Mahmoud Aboulhassan

Produced by: Reem Maghribi
Part of the Curated Collection: Multi-ethnic and -religious cooperation,
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Interview Location: Egypt
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"Children are the future, and so it was essential that we start trying to create a generation raised on the idea of pluralism."

Mahmoud Aboulhassan is the Monitoring and Evaluation Officer at the Qalb Masr Foundation for Education and Development. Here, he talks about the organization’s project on peaceful coexistence in Upper Egypt:

I really liked the idea behind the Qalb Masr Foundation and that’s why I joined it. It promotes peaceful coexistence between people of different religions, especially among children. Children are the future, and so it was essential that we start trying to create a generation raised on the idea of pluralism, particularly religious pluralism, all of it built on one principle: Accept me as I am, which means, accept me no matter my religion, so that we might live in security and peace. It was the goals of the project on peaceful coexistence that hugely encouraged me to become a member of the organization.

He lists the goals of the initiative as follows:

1. Taking care of children and people with special needs.
2. Attention to women and their role in society, building awareness of and promoting gender equality.
3. A belief in pluralism and creating a foundation for cooperation between people of all religious backgrounds.

He goes on to evaluate the experience of collaborative work between people of diverse backgrounds:

We’ve started to develop a solid follow-up plan, and we’ll be using personal and group interviews for evaluation with all those we’re targeting, whether young children, parents and guardians, or the natural and religious leaders of the community. After that, we’ll select a random sample of people and send them questionnaires.

On the inclusion of parents and religious leaders in the project:

I really didn’t expect these results. What I mean is that after the sessions with the parents it became clear that they really liked the idea of changing things through art, because this is the first initiative of its kind with this particular community, which has never been offered any kind of training or workshops on how change can be effected through art.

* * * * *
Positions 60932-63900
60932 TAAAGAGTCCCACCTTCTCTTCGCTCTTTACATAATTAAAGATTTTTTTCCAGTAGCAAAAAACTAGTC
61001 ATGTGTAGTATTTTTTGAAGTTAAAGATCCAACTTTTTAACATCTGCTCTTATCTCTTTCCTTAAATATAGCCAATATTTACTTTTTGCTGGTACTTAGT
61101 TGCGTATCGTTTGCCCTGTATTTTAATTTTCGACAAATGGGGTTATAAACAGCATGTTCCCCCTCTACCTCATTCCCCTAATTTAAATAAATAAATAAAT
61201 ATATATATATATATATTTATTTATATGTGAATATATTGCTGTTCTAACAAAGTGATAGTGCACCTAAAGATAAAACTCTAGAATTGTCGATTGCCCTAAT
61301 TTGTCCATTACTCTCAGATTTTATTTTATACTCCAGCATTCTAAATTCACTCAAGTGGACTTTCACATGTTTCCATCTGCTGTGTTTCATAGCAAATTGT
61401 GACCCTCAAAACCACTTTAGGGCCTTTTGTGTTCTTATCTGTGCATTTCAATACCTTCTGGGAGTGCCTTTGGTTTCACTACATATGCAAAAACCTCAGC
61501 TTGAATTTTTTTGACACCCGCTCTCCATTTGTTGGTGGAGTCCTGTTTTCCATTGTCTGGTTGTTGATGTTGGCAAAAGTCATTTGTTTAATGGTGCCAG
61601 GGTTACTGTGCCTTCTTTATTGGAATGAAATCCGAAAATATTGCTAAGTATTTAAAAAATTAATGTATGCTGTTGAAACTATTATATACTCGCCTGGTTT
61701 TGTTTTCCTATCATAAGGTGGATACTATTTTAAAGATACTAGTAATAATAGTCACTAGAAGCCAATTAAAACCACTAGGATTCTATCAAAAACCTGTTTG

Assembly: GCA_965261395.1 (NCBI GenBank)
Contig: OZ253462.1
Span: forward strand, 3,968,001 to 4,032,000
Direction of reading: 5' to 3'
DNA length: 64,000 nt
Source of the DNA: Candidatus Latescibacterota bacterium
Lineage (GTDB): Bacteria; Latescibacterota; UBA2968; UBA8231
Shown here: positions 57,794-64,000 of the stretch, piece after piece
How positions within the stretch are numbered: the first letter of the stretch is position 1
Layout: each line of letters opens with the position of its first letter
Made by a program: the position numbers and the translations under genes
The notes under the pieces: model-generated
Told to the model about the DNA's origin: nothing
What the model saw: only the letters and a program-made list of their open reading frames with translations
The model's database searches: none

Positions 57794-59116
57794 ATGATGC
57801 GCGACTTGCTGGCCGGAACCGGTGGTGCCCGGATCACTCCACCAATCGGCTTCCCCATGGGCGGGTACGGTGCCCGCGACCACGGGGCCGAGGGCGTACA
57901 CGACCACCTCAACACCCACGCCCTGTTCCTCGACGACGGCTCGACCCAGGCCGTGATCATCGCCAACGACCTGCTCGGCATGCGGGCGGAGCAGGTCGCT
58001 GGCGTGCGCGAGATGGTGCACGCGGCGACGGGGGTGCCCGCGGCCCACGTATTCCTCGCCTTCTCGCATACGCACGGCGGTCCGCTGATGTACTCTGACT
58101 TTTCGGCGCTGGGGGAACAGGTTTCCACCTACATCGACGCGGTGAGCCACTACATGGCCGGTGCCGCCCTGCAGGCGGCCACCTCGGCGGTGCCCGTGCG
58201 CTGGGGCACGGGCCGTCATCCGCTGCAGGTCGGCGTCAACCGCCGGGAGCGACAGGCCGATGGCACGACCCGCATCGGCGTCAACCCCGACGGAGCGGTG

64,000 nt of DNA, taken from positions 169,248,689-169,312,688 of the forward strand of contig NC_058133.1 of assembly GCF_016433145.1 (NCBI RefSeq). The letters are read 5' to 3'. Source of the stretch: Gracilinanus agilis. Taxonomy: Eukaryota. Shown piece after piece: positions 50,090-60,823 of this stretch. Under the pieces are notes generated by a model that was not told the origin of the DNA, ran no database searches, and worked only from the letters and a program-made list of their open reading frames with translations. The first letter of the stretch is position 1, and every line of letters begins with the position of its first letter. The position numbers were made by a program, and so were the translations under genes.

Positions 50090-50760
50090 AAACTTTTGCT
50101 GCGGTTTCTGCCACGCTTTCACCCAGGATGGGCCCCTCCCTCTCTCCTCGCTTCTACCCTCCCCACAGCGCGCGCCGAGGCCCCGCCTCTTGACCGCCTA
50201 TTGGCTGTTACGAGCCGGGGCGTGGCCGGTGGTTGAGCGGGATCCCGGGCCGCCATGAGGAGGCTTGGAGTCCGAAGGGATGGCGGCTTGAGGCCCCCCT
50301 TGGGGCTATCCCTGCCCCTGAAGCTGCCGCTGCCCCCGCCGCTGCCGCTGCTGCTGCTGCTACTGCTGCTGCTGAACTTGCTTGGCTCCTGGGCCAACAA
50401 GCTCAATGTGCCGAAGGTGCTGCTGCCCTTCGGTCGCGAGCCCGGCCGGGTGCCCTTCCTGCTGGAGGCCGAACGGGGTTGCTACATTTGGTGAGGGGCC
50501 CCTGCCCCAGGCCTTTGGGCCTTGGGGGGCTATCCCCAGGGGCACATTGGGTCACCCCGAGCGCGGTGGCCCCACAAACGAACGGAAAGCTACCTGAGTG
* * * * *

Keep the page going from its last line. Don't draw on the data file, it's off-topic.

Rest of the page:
On the impact the project had on the participants:

In terms of impact, we measure the results of this work periodically. We have a weekly session with the children where we do some planned activities and then we evaluate their performance. We were really surprised by the drastic changes we observed. The parents explained the other side of things to us, the change in their children’s behavior at home, such as their adherence to the value of respect, which is one of the values we try to instill in them. So the way the children spoke to their parents changed dramatically. In the beginning we were faced with some real questions: What is pluralism? What is coexistence? We had these questions because we taught them from the very outset that the way to knowledge is through questions. This was a fundamental rule we instilled in them, that if you ever encounter anything that seems unclear you need to ask us about it until you get an answer. Because if they don’t ask us, they might ask someone who isn’t a specialist, or who is a zealot, or someone ignorant. And so when they’d ask, what is pluralism? What is the difference? What is the other? I’d answer that the other is one who is different from you in any way, whether gender, color, or faith, but in the end, we are all one, we are all human.